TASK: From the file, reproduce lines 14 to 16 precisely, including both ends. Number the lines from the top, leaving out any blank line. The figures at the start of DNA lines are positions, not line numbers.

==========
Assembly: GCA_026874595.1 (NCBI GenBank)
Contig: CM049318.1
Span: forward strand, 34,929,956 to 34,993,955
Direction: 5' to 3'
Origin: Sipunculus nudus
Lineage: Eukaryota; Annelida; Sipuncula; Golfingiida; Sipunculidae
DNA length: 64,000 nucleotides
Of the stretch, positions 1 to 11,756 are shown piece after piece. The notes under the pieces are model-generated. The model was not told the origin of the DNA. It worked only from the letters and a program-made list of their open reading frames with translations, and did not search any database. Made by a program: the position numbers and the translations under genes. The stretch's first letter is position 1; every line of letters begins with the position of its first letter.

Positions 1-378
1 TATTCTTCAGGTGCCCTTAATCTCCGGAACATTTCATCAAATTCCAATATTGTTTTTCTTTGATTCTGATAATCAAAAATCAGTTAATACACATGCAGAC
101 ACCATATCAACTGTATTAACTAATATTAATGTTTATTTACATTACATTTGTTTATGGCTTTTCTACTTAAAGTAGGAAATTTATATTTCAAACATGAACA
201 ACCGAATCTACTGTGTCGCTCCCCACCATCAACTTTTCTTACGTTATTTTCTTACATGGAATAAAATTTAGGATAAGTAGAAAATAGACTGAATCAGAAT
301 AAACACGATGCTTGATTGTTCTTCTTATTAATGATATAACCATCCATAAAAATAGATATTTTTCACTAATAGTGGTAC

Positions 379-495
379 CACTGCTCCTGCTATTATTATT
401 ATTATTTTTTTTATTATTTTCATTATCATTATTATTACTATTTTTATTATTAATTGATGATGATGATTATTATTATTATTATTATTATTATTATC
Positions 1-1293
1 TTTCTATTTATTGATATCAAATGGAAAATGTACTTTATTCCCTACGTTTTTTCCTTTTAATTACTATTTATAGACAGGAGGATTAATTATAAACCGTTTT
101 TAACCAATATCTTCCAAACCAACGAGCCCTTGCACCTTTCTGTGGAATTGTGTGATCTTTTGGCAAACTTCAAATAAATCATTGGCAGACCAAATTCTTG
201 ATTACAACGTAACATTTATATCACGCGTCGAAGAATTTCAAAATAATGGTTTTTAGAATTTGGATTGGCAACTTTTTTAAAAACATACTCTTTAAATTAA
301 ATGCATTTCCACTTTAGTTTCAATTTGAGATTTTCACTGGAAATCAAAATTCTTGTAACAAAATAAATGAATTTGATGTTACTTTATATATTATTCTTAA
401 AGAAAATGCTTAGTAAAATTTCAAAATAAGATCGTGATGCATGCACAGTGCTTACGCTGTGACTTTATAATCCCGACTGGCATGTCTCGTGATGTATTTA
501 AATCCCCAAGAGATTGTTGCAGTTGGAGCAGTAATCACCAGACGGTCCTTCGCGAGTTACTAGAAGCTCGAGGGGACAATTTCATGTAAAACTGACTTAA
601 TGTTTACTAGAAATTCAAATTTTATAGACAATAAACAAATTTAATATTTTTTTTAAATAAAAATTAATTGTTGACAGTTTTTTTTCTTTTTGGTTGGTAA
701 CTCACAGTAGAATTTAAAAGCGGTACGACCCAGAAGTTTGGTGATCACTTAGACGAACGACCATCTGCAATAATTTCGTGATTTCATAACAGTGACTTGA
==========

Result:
Positions 379-495
379 CACTGCTCCTGCTATTATTATT
401 ATTATTTTTTTTATTATTTTCATTATCATTATTATTACTATTTTTATTATTAATTGATGATGATGATTATTATTATTATTATTATTATTATTATC